Ford started European production of its Focus Electric at its German plant last week.
It isn't just the first electric car Ford has produced in Europe, but the first electrified production vehicle period--none of Ford's existing or previous hybrid vehicles have been sold in Europe, where diesel still rules.
The company has confirmed the plug-in hybrid C-Max Energi will go on sale next year though, as will a hybrid version of the Ford Mondeo--a rebadged Fusion.
Europe's electric Focus uses the same 143-horsepower electric motor as its U.S. counterpart, and reaches a limited top speed of 84 mph.
Charging is handled by a 6.6 kW on-board charger, capable of charging the car for a 100-mile range in 3-4 hours at 32 amps, or around 60 miles of range after 2-3 hours. In reality, the European Focus Electric's range will be no different from that of the U.S. version, rated at 76 miles and 32 kWh per hundred miles energy use.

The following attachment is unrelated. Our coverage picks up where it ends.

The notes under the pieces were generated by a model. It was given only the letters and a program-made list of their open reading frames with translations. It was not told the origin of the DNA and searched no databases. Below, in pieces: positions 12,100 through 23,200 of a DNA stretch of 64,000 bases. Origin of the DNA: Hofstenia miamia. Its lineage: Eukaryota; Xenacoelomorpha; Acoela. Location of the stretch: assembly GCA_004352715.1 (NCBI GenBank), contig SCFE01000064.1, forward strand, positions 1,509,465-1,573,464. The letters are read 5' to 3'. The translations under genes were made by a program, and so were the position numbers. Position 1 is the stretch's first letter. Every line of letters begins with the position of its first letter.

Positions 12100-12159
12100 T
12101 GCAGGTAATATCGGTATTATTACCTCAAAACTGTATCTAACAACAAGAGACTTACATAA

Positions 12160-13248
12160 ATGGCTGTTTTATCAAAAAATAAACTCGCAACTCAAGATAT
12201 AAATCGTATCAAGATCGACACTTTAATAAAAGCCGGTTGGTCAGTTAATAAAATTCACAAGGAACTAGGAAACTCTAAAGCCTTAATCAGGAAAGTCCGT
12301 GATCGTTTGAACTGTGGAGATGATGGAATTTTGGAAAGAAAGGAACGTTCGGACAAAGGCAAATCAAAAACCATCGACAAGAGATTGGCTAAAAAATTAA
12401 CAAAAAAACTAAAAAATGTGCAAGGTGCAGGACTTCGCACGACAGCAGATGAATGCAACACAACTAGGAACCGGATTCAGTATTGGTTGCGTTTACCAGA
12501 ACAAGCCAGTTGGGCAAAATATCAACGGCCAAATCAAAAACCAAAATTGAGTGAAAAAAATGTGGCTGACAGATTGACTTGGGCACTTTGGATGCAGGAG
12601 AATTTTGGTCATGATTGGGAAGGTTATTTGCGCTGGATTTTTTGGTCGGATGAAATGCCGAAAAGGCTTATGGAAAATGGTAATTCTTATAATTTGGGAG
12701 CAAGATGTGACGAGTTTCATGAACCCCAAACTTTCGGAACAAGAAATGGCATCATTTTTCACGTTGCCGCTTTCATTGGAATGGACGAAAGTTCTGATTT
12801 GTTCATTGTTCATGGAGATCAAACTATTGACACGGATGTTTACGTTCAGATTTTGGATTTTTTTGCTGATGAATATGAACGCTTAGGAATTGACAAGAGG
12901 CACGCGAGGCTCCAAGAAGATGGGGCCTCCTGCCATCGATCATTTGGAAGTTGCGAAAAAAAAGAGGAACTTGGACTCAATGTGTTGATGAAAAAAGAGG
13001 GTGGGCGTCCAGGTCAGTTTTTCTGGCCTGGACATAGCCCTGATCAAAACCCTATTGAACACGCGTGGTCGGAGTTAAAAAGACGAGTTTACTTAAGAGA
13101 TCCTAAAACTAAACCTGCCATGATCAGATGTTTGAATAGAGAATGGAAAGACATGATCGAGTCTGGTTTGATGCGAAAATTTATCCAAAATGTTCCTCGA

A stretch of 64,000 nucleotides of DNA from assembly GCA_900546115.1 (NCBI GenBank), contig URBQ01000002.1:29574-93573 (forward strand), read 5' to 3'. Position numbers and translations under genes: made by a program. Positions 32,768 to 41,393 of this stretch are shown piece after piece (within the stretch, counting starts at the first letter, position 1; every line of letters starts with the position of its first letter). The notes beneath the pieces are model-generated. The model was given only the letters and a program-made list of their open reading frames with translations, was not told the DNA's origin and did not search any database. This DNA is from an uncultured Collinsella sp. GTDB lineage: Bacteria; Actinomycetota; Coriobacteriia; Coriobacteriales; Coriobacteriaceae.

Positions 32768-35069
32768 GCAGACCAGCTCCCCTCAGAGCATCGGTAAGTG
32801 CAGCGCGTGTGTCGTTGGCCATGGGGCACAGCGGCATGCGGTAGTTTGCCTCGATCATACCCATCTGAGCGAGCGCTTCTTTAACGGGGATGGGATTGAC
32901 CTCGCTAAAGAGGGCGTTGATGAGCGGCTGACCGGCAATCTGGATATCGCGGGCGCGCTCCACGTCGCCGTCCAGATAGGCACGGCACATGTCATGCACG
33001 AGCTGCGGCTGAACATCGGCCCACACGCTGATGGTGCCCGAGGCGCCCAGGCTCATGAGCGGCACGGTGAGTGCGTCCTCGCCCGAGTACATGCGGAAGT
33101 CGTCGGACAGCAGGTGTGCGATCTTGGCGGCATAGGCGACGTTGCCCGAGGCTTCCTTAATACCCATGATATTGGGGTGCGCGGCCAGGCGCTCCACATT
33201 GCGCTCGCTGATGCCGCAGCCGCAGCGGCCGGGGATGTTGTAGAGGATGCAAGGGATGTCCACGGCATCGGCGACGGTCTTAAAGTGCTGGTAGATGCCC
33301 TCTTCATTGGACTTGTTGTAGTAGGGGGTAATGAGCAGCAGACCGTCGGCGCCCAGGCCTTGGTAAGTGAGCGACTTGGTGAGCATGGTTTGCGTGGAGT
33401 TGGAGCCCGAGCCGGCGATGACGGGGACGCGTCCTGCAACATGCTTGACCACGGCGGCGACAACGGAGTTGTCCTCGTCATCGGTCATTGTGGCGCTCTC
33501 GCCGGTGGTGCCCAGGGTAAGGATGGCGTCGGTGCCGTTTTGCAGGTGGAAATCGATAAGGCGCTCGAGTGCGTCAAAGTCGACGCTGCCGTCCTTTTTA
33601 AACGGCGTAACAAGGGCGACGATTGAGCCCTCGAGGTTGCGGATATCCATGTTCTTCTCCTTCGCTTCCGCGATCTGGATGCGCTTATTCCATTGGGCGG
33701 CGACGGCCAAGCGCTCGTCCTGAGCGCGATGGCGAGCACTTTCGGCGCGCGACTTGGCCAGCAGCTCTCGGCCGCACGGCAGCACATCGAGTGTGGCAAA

A SmartGauge cluster calculates driving range based on remaining energy and driving style, while a Brake Coach feature helps the driver brake in a way that restores the most energy from regenerative braking. Ford recently boasted its regenerative braking systems have now saved over 100 million gallons of gas.
Don't expect many differences between the U.S. and European electric Focus models though--Europe's car should be vary little from Ford's update-free 2014 Focus Electric.
Ford of Europe is a little more positive in public at least, saying in a press release, "Focus Electric marks the dawn of an exciting new age of full-electric Ford passenger vehicles in Europe, and demonstrates the success of the One Ford strategy in making this sophisticated vehicle available to our European customers."
The first cars will reach European customers from July. Whether it can match even Nissan's slow sales, or the increasingly popular Renault Zoe, remains to be seen.